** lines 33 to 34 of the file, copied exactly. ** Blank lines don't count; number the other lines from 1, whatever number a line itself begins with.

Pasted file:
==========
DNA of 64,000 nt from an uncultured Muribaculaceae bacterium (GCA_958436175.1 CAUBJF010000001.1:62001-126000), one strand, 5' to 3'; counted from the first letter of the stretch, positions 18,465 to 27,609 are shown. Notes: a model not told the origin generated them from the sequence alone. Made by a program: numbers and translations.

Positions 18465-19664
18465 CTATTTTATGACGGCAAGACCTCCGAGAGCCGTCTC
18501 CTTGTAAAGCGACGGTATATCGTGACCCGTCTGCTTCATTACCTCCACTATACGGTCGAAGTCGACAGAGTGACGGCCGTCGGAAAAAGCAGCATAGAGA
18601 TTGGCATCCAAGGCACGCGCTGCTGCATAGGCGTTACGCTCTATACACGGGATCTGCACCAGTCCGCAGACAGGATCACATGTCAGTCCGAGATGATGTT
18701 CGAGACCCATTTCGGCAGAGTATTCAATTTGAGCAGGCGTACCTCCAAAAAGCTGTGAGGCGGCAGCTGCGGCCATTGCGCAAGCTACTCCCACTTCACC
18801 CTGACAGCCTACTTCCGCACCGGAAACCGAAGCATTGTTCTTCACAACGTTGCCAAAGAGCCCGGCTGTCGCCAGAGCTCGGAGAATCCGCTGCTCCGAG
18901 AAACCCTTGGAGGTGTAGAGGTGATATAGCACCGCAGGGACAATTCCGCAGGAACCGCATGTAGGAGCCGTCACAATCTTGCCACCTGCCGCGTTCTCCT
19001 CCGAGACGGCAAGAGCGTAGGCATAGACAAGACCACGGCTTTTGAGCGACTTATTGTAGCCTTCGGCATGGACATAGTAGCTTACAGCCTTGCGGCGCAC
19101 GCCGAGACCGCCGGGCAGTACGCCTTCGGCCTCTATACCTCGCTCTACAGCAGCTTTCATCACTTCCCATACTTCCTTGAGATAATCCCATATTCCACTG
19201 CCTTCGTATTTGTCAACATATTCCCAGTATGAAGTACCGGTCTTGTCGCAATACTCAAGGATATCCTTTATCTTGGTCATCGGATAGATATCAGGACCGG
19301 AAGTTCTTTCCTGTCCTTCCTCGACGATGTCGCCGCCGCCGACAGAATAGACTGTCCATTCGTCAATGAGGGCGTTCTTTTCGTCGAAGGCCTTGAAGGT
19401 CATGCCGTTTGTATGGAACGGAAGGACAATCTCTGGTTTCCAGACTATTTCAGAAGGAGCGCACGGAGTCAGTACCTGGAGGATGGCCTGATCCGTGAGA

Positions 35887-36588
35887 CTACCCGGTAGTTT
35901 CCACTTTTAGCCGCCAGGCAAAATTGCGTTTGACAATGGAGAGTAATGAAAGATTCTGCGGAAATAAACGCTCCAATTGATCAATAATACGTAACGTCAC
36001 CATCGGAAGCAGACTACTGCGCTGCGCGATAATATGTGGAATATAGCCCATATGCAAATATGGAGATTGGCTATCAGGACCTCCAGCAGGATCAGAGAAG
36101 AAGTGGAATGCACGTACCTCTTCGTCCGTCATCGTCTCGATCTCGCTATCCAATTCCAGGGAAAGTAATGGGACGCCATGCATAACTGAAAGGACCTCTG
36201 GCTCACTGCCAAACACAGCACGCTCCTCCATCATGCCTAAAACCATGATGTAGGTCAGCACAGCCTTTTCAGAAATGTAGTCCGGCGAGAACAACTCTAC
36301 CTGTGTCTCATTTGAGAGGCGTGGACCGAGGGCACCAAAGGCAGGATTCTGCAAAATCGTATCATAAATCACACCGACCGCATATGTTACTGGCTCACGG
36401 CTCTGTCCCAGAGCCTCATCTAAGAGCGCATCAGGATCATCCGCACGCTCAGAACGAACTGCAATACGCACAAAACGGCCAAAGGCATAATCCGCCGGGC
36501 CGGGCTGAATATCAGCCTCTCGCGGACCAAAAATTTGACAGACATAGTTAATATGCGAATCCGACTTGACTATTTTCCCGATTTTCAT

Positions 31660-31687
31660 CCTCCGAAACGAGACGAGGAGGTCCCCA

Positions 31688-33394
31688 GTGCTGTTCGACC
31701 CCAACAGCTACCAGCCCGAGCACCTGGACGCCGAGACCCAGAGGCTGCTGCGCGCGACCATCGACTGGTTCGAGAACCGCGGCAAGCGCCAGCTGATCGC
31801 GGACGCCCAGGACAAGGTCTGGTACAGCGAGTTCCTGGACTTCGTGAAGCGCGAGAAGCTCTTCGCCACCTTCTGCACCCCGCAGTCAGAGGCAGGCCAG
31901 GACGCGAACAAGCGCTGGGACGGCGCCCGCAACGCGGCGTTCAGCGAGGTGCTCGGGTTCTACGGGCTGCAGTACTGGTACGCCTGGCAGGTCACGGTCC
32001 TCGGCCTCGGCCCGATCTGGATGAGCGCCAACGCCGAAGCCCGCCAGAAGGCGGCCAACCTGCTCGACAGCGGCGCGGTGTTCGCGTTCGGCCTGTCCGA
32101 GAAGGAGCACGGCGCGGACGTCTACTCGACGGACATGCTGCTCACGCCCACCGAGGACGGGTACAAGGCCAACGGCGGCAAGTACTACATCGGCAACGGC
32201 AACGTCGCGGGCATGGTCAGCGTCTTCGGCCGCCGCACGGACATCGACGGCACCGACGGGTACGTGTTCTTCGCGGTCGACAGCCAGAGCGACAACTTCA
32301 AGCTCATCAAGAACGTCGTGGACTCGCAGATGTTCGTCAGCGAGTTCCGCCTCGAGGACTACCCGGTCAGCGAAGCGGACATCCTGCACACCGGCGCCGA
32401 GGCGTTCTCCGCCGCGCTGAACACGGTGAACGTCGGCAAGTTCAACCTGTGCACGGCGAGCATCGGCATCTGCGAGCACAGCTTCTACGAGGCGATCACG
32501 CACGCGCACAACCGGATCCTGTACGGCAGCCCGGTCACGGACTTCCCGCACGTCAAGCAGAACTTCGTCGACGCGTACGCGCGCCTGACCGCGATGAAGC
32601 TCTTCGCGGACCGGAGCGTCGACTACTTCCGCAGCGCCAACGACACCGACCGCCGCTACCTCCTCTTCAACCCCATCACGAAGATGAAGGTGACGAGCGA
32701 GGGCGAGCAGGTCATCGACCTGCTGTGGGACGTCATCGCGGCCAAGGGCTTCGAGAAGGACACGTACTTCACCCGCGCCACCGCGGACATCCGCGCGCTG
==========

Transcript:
32301 AGCTCATCAAGAACGTCGTGGACTCGCAGATGTTCGTCAGCGAGTTCCGCCTCGAGGACTACCCGGTCAGCGAAGCGGACATCCTGCACACCGGCGCCGA
32401 GGCGTTCTCCGCCGCGCTGAACACGGTGAACGTCGGCAAGTTCAACCTGTGCACGGCGAGCATCGGCATCTGCGAGCACAGCTTCTACGAGGCGATCACG